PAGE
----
Gary Patterson has brought his share of burners to TCU, and Reagor belongs in the conversation with any of them. His 4.32-second 40-yard dash is the best current time in the program. Last year, he passed on the chance for January enrollment at TCU in order to compete in track as a high school senior. But he didn't need the advantage of spring practice to make an impact as a freshman. Reagor was selected the Big 12's co-Offensive Freshman of the Year after leading the team in receiving yardage (576) and TDs (8; most by any true freshman in the nation).
Track speed and football speed are very different things, and while Love doesn't participate on the Stanford track squad, his football speed is unquestioned. With an FBS-record 11 straight games with a rush of 50-plus yards to his credit, he's a breakaway threat at any spot on the field. He ran a 4.30 40-yard dash at the high school level and as a youngster, Love set national records with USA Track and Field in the 100 meters (11.64 seconds in 11-12 age group, 10.73 seconds in the 13-14 age group) and other events. Stanford, in fact, touted Love's speed with a Heisman promotion on social media last October.
Could Gladney beat Stanford's Bryce Love in a 40-yard dash? We'd love to line them up for one, but in terms of football speed, the nod must go to Gladney after the Horned Frogs junior ran the Cardinal RB down from behind, without the benefit of a pursuit angle, on a breakaway run in the Alamo Bowl last year ( third play in this clip). TCU has clocked Gladney as low as 4.34 seconds in the 40-yard dash. He also made an outstanding pick before returning the interception 94 yards for a TD against Texas Tech last year.
Auburn's fastest player is quickly becoming among its most valuable, as well. Davis is expected to start at nickelback this fall. He can run the 40-yard dash in less than 4.3 seconds, including a 4.24 to lead the AU roster in 2017 spring testing. He's been hand-timed at less than 4.2, but you don't need to buy into hand-timing legends to recognize Davis as fleet-elite.
Sims makes his fourth consecutive appearance in the series with personal bests that include a 10.41-second 100-meter dash and a 6.81 60 for the Stanford track squad. While it's common for college football/track athletes to ditch track and focus only on football after a season or two, Brandt-Sims has maintained his place on both rosters for his entire career; he'll be a fifth-year senior this fall. At the 2018 Big Meet between Stanford and Cal in April, he turned in first-place finishes in three events (100, 200 4x100 relay). On the gridiron, Brandt-Sims has been a reserve throughout his career.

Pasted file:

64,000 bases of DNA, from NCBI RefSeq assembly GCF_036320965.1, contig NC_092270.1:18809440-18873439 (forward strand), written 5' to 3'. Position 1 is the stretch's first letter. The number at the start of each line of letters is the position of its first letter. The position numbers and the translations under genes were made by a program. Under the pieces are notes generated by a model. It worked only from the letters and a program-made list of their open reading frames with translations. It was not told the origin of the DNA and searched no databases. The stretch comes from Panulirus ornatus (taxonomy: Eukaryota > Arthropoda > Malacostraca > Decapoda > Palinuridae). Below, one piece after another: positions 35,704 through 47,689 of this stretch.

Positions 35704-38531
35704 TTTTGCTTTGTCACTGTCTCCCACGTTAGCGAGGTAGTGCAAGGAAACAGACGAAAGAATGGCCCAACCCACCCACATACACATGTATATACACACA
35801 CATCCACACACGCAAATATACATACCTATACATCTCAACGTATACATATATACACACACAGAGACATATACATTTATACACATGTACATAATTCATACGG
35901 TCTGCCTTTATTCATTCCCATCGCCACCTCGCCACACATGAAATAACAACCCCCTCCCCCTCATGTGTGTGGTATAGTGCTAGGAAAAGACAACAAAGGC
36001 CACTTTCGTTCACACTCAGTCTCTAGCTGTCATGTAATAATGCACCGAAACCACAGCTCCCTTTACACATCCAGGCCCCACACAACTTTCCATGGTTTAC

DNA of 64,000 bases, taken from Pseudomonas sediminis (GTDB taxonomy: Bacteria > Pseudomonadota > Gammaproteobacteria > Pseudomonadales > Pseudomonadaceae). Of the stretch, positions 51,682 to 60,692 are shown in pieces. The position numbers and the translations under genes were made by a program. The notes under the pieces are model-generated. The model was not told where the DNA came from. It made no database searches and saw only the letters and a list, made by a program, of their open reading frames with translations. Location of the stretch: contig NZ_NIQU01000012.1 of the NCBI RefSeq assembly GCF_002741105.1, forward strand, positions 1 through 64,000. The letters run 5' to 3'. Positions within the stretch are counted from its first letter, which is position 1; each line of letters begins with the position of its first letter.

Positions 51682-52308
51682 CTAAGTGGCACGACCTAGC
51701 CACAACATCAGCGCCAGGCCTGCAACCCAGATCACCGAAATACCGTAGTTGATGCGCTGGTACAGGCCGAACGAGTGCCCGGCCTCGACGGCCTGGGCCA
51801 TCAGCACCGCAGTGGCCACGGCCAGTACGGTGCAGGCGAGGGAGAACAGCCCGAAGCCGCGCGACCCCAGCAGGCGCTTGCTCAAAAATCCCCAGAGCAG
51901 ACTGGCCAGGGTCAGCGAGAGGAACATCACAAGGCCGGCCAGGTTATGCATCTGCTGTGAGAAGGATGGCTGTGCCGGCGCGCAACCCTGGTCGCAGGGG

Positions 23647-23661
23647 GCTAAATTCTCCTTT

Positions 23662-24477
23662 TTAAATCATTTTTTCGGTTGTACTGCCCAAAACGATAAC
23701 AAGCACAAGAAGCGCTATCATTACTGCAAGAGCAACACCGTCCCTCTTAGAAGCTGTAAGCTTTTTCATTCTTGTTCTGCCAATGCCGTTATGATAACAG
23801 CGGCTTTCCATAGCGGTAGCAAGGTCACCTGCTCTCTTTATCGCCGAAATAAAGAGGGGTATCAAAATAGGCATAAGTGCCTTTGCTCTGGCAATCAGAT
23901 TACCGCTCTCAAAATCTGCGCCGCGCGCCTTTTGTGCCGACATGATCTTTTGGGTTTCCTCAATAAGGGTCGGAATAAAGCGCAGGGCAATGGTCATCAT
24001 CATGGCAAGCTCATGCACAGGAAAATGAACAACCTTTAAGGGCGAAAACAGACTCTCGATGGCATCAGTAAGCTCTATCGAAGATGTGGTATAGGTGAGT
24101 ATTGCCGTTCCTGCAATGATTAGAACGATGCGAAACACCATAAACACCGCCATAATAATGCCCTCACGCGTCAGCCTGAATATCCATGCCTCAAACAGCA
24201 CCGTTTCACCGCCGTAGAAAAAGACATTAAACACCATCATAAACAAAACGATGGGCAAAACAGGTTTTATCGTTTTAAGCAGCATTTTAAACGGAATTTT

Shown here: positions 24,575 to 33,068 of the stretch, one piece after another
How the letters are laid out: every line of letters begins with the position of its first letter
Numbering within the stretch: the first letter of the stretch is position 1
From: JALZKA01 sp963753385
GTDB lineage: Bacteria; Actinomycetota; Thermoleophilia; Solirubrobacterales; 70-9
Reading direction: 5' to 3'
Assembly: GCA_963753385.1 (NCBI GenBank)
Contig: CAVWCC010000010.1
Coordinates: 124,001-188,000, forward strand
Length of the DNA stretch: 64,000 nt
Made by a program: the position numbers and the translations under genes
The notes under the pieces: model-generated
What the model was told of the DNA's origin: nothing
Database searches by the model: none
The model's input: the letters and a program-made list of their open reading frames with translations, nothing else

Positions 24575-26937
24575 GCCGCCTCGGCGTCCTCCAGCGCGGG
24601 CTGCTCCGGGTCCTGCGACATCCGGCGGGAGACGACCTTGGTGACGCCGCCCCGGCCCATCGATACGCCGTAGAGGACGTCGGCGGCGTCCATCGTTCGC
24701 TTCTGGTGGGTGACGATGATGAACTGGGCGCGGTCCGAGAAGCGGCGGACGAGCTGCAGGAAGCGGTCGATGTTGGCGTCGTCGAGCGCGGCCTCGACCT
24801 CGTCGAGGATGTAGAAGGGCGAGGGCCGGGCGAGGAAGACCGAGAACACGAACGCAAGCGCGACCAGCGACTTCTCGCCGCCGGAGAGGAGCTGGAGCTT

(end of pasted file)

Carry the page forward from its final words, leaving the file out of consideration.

The Fighting Irish cover man turned in a personal-best time of 6.73 seconds in the 60-meter dash in February at the ACC Indoor Track and Field Championships. He posted personal bests in both the 100 meters (10.50) and 200 (21.16) at the ACC Outdoor Championships last month, as well. The Fighting Irish Twitter feed put a 4.38 40-yard dash by Pride on display last month. Meanwhile, the junior's contribution on the football field continues to progress. Last season, he made 22 tackles and his first career interception against the Naval Academy.
The Zip can zip -- Smith is a track standout at Akron and has clocked a 6.72-second 60-meter dash (third place in the 2018 Kentucky Invitational). In May, he finished second in the 100 at the MAC Outdoor Championships with a wind-aided 10.29. He initially signed with Missouri, but transferred to Akron after a year and has found a home on the football field as well (34 catches for 726 yards in 2017). He averaged 21.35 yards per catch last season, which ranked ninth in the FBS.
Brooks-James emerged in 2016 as an effective rusher for the Ducks when Royce Freeman's season was slowed by injuries, and ended up with 771 yards on 101 carries for a whopping 7.7-yard average. He did it with speed good enough to clock personal bests of 10.50 seconds in the 100 meters and 6.71 in the 60 as a freshman for the Ducks track squad. Last year, Oregon's GPS tracking system recorded Brooks-James as fast as 22 mph, and not on a track or even in practice -- that was in game action. And it's a tick faster than some of the swiftest players in the NFL.
The Buckeyes' two-sport star is next in line among the parade of NFL draft prospects from the Ohio State defensive backs room. But on the track, he's fearsome as well. Sheffield broke OSU's 60-meter dash indoor record earlier this year with a time of 6.663 seconds. That's the fastest 60 time of any player listed here. The former Alabama player, who had a one-year stop in junior college in between, broke up nine passes last season. That was the second-most on the team to Denzel Ward, who was selected fourth overall by the Cleveland Browns in this year's draft. Word from the OSU staff is that Sheffield is every bit as fast as Ward, who tied for the fastest 40-yard-dash time (4.32) of anyone at the NFL Scouting Combine this year.